Regent Parrots and Almonds

The results of a major research project undertaken by a team of ILWS ecologists in co-operation with Select Harvests, Australia’s largest producer of almonds, and Government agencies in NSW and Victoria, have shown that almond plantations in north-west Victoria are helping to support threatened species such as the Regent Parrot. In return, native birds are also providing financial benefits to almond growers.

Regent parrot in almond orchard

Regent parrot in almond orchard

“Our research has shown that farming landscapes provide important habitat values for many species” says project leader Dr Peter Spooner. “In return, some native species provide important services to farmers, such as natural disease and pest control.”

Managing agricultural landscapes to maximise production and conservation outcomes: the case of the Regent Parrot, is a major research project (2008-13) funded by the Australian Research Council (ARC), Select Harvests and the Victorian Department of Environment and Primary Industries. CSU Researchers involved were Dr Peter Spooner, Prof Gary Luck and A/Prof David Watson, in conjunction with two PhD students, and researchers from partner industries.

A concurrent project, The ecology and conservation management of the endangered Regent Parrot along the Murray River in NSW, which focused specifically on the ecology of the Regent Parrot, ran from 2011-2012 and was funded by the NSW Office of Environment and Heritage. It involved ILWS post-doctoral fellow Dr Simon Watson and Dr Damon Oliver from NSW OEH.

“Our research showed that the benefits of bird interactions with crops, in some cases, outweighed the costs of crop damage,” says Dr Spooner. “In almond crops, birds such as Regent Parrots perform clean up services of what’s called “mummy nuts” – which are the nuts left on trees post harvest, that become a potential source of disease. By feeding on and removing these nuts, birds provide financial benefits to growers which can outweigh the costs associated with bird damage to crops.”

As well as documenting the benefits of birds to growers, this is one of the first studies in Australia which has explicitly examined the conservation values of treed crops for native species. “Our analyses showed that the presence of almond crops enhances existing native vegetation corridors, strengthening the habitat values of the broader landscape for many native species,” says Dr Spooner. “In the Mallee, most native vegetation on fertile soils has previously been cleared for cropping and grazing. By replacing these once open areas with almond trees, has provided important benefits for many species, such as shade, shelter and alternative food resources, particularly in times of drought”.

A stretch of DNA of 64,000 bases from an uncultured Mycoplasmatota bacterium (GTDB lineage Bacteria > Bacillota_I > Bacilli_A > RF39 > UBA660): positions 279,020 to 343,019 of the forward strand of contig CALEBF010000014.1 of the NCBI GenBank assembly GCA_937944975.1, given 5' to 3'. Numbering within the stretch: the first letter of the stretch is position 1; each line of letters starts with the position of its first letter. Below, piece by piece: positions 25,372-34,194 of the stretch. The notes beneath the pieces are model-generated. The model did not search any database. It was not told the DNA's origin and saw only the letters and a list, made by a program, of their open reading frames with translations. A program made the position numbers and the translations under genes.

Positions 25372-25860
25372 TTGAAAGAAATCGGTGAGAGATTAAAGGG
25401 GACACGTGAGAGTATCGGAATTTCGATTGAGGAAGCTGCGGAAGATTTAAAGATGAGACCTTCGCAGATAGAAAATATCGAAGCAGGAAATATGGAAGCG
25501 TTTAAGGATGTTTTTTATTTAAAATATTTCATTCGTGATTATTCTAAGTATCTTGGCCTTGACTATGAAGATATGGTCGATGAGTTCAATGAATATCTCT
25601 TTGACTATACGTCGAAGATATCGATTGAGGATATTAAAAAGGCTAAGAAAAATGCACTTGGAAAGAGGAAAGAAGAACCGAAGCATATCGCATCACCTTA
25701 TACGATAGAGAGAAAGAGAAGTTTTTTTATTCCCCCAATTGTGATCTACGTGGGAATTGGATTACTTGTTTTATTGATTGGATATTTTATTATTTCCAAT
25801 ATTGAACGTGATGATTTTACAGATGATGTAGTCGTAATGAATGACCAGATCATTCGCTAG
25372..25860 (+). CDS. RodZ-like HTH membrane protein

The researchers have made a number of recommendations based on their findings for the almond industry and conservation managers. These include the need for the almond industry to perform better cost-benefit analyses of bird management activities in almond crops.

“To date, almond growers have focused at the costs of bird interactions in crops,” says Dr Spooner. “This is understandable. A farmer sees the damage that birds do to their almond trees, which can be quite extensive in some locations, and therefore a threat to their livelihoods. However as our research has shown, the benefits of other bird interactions can offset these perceived losses, particularly at the landscape scale.”

To more effectively control bird damage in crops, a major recommendation of the project is that farmers provide alternative food sources or decoy crops to deter native birds. Currently the ILWS is in discussion with the Almond Board of Australia with regards to future research into this area. “What we are suggesting is to develop ways to live with nature, rather than trying to fight against it, to achieve win-win outcomes,” says Dr Spooner.

The researchers are also recommending a change in focus for conservation managers from the current emphasis on remnant native vegetation protection, to a broader landscape approach.

“Native vegetation protection, enhancement and restoration activities will always be the cornerstone of conservation management approaches” says Dr Spooner. “However farm crops such as almonds also provide important habitat values for many species. Therefore, conservation managers need to develop novel ways of working with farmers to protect threatened species. For example, rather than farming in an industrialised way, in strategic areas, incentives could be provided to farmers to manage almond crops in a more ‘traditional ’ sense i.e. where harvesting is done manually, and the ground is left ‘messy’, and covered with grasses and other plants. Such an environment would provide many advantages for native species, and still yield a crop.”

This story appears in the Connections newsletter February 2014.  Subscribe to the newsletter at


About ilwscsu
The Institute for Land, Water and Society is one of four Centres of Research Excellence within Charles Sturt University, Australia. Its principal focus is on integrated research which contributes to improved social and environmental sustainability in rural and regional areas.

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